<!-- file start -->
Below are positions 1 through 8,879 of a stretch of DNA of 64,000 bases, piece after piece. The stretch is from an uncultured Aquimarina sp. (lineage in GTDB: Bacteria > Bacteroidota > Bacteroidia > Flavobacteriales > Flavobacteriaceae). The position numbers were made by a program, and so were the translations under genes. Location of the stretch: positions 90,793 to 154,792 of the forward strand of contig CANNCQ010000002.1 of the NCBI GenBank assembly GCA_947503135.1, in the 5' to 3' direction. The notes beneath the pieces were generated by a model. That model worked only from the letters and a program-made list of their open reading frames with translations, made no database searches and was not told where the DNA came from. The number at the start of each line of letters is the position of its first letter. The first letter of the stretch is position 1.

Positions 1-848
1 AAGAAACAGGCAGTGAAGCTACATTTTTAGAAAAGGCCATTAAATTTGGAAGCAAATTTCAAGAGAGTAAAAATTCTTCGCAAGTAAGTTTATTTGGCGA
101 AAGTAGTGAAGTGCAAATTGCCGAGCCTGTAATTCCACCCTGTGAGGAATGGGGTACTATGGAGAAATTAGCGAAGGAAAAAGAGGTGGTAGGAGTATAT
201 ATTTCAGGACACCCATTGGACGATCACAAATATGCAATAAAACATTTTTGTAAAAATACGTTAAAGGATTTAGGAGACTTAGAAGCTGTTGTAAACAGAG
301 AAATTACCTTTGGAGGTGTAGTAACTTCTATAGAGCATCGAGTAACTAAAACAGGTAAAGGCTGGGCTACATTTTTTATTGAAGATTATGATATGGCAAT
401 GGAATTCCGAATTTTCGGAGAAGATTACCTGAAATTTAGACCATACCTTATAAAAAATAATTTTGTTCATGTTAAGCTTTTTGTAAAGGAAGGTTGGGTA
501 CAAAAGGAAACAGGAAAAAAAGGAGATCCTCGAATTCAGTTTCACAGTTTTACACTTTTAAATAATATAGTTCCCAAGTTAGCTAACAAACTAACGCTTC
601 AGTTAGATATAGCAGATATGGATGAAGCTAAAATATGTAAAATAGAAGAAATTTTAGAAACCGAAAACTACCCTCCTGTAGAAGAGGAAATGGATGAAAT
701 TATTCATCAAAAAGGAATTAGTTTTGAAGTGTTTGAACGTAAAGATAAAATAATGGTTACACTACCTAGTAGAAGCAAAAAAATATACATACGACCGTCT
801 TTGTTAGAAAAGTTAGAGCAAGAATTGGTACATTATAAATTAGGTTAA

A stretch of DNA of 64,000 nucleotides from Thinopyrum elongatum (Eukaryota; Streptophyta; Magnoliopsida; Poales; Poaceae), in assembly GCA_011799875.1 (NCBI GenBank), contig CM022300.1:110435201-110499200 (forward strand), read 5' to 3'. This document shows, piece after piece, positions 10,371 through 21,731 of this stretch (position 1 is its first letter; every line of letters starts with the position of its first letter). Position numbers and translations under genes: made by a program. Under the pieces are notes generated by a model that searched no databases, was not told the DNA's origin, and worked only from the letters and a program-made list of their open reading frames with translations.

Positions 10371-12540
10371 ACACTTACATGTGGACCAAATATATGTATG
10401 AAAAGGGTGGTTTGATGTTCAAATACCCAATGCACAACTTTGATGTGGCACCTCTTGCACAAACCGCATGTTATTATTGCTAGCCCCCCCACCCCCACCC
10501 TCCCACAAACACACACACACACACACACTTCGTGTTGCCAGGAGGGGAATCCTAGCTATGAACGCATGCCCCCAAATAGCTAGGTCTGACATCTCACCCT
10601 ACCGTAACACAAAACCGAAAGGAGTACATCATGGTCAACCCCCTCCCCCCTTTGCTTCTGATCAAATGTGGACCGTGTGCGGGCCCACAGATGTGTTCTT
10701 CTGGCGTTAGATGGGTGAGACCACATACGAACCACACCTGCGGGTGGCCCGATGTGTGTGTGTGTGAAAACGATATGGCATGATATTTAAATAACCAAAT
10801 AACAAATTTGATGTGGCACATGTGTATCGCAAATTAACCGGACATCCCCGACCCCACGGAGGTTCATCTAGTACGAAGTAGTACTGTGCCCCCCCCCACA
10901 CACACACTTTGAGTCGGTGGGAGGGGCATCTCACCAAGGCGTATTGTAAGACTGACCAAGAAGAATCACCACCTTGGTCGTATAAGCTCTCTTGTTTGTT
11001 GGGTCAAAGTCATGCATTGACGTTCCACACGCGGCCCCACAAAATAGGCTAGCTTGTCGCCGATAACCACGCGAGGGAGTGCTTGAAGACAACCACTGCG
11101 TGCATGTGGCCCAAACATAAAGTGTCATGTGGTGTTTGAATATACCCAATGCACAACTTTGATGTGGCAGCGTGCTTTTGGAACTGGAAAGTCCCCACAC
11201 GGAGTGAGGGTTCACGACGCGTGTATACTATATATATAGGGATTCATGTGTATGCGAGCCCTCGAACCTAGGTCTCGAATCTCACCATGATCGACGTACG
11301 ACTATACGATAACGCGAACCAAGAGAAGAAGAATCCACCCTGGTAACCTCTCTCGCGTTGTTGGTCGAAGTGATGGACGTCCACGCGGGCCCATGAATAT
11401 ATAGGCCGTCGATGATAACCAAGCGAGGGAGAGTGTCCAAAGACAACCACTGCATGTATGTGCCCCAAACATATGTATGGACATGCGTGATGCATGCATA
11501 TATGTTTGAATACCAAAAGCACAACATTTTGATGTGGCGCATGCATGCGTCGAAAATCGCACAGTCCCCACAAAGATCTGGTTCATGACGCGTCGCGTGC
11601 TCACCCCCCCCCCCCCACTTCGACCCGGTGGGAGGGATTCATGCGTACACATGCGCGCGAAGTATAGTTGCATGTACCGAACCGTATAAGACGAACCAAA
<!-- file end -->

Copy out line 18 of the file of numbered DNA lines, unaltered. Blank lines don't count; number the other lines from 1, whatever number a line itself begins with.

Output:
10701 CTGGCGTTAGATGGGTGAGACCACATACGAACCACACCTGCGGGTGGCCCGATGTGTGTGTGTGTGAAAACGATATGGCATGATATTTAAATAACCAAAT